The Future of the (Scared, White) GOP

While every liberal in the country has figured out the implicit whiteness that increasingly (and necessarily) comprises the GOP (given how quickly the U.S. is becoming majority non-white), guess who hasn’t figured this out.

The GOP.

The same can be said of the Tea Party.

Here’s another one. In the Huffington Post, Wray Herbert writes of “The Future of the (Scared, White) GOP

When President Obama defeated Mitt Romney in 2012, handily winning a second term, he did so with only 39 percent of white voters. White men made up only a quarter of his votes.

Even staunch Republicans had to take notice of these stark demographics. Some questioned the longtime GOP strategy of appealing to white voters, and others went so far as to question the party’s future. Have white voters, and the Republican Party itself, become irrelevant in the nation’s shifting 21st century political landscape?

The 2012 election, according to sociologist Michael Kimmel, merely crystallized a much larger cultural and economic shift already taking place in the country. In his top-selling new book, Angry White Men, Kimmel describes the gradual but profound changes that have marginalized — and continue to marginalize — white men in America. These changes, Kimmel argues, have left the country’s once dominant group with a sense of “aggrieved entitlement” — the sense that their rightful place has been usurped.

If white voters are angry now, just wait. The U.S. Census Bureau predicts that, by the year 2042, racial minority groups will make up the majority of the nation’s population — and voters. Nobody really knows how this so-called “majority-minority” shift will affect Americans’ attitudes and actions, although many believe it will spell even further trouble for conservatives and Republicans.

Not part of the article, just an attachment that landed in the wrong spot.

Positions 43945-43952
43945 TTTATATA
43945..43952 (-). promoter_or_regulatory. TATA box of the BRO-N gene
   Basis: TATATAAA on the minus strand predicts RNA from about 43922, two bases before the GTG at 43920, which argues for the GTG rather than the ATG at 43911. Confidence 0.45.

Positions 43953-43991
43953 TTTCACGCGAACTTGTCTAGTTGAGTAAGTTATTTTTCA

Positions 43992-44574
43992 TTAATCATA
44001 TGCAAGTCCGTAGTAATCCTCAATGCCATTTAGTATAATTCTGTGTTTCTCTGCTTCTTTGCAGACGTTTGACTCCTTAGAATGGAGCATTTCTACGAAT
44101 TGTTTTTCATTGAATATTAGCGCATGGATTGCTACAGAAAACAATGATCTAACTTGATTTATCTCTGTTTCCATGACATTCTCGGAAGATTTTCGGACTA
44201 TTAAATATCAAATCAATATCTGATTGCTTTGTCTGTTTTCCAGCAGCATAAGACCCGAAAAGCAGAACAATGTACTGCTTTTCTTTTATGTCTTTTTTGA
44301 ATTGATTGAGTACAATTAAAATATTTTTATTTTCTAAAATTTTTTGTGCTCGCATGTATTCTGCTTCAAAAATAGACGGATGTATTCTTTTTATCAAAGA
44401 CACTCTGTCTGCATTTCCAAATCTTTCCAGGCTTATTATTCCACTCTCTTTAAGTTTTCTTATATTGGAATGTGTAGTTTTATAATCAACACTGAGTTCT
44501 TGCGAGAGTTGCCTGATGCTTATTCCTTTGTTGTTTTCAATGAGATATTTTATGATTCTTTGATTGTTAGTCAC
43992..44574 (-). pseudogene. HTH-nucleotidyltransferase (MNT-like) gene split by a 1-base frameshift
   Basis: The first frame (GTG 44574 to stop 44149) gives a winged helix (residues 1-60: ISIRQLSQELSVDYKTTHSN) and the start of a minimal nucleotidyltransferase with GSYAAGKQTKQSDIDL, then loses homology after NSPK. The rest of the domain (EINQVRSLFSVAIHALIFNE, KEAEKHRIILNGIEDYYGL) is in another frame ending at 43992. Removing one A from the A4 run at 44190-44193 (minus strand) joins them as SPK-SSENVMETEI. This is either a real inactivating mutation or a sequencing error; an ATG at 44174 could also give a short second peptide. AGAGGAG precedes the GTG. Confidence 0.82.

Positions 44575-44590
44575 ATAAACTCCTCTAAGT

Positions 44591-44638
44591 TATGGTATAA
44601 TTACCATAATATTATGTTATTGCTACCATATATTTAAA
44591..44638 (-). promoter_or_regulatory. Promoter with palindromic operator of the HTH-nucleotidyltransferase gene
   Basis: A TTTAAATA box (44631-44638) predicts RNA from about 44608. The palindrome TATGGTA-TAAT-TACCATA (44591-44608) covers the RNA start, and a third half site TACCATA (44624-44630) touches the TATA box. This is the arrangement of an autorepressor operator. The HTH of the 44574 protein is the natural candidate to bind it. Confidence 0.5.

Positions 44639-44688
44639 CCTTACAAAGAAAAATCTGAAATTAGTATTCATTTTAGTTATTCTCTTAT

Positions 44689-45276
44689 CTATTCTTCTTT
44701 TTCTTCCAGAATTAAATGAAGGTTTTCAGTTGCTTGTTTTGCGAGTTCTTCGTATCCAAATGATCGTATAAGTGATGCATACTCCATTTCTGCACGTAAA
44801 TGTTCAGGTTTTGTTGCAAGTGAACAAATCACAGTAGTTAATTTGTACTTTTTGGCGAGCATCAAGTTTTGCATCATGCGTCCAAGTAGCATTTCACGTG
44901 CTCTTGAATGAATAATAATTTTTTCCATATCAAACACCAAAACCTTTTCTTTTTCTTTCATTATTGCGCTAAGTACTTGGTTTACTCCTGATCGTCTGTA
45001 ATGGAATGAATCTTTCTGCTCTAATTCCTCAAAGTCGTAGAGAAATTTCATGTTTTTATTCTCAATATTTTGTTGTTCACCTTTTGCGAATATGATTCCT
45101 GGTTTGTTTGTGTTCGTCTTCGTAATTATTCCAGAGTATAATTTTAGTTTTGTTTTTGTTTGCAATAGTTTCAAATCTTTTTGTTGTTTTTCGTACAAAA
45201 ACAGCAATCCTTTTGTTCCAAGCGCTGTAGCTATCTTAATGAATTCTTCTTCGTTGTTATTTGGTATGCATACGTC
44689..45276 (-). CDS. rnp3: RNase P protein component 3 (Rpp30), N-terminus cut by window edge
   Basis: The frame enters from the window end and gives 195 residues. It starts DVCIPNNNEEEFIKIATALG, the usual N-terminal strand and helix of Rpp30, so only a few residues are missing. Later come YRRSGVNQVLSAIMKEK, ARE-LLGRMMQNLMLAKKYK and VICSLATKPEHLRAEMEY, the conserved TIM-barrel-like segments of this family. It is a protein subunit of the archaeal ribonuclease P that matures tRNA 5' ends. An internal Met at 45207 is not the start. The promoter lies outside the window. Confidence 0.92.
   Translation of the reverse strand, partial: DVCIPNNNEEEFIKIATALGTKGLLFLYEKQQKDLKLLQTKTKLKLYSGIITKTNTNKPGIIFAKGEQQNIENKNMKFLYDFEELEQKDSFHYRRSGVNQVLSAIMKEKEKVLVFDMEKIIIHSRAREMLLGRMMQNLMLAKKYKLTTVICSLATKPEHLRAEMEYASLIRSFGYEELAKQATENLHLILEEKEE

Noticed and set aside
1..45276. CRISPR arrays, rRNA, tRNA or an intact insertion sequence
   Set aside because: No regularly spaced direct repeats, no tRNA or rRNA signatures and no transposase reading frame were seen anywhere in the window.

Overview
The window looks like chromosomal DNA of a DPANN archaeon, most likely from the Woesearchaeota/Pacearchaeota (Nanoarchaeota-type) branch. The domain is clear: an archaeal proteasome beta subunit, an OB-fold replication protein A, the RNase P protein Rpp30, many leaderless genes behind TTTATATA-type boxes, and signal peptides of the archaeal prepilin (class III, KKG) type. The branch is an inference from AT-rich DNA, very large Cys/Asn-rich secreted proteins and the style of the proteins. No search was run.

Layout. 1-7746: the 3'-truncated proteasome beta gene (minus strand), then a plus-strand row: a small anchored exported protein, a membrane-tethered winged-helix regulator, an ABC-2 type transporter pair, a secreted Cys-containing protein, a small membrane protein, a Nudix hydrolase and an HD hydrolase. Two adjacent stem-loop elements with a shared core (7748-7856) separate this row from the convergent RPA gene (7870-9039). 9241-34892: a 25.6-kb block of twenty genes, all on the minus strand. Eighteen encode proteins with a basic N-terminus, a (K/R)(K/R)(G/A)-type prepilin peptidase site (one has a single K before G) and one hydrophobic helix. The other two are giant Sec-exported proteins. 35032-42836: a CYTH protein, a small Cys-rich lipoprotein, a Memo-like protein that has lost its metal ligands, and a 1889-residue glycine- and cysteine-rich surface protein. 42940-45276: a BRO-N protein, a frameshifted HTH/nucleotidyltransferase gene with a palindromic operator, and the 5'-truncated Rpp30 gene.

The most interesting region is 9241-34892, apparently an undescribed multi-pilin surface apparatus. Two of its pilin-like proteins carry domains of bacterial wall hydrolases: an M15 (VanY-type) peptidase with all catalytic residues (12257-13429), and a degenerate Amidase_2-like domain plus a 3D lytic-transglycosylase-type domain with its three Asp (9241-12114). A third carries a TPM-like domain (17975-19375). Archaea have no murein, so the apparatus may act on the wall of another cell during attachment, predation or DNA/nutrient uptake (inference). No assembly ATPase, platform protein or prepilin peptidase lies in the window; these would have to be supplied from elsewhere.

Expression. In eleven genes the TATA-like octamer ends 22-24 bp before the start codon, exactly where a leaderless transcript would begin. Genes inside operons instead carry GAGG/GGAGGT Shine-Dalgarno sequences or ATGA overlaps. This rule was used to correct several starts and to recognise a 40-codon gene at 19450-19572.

Others aren’t so sure. Those include Northwestern University psychological scientists Maureen Craig and Jennifer Richeson, who raise another possibility. Might this demographic shift have the opposite effect, leading to greater endorsement of conservative political ideology, at least among white Americans? Psychological theory supports the idea that conservatives, if threatened, will circle the ideological wagons, embracing rather than moving away from conservative values. Craig and Richeson decided to explore this idea empirically, to see if the likelihood of an increasingly diverse racial landscape influences the politics of white Americans, and if so, how.

Herbert then provides a brief abstract of an upcoming article in the journal Psychological Science, and from this posits:

….[M]ore white Americans may join the conservative, Republican ranks as this threat gets closer. But the GOP they join will be whiter and whiter, and the political landscape will be more and more racially polarized.

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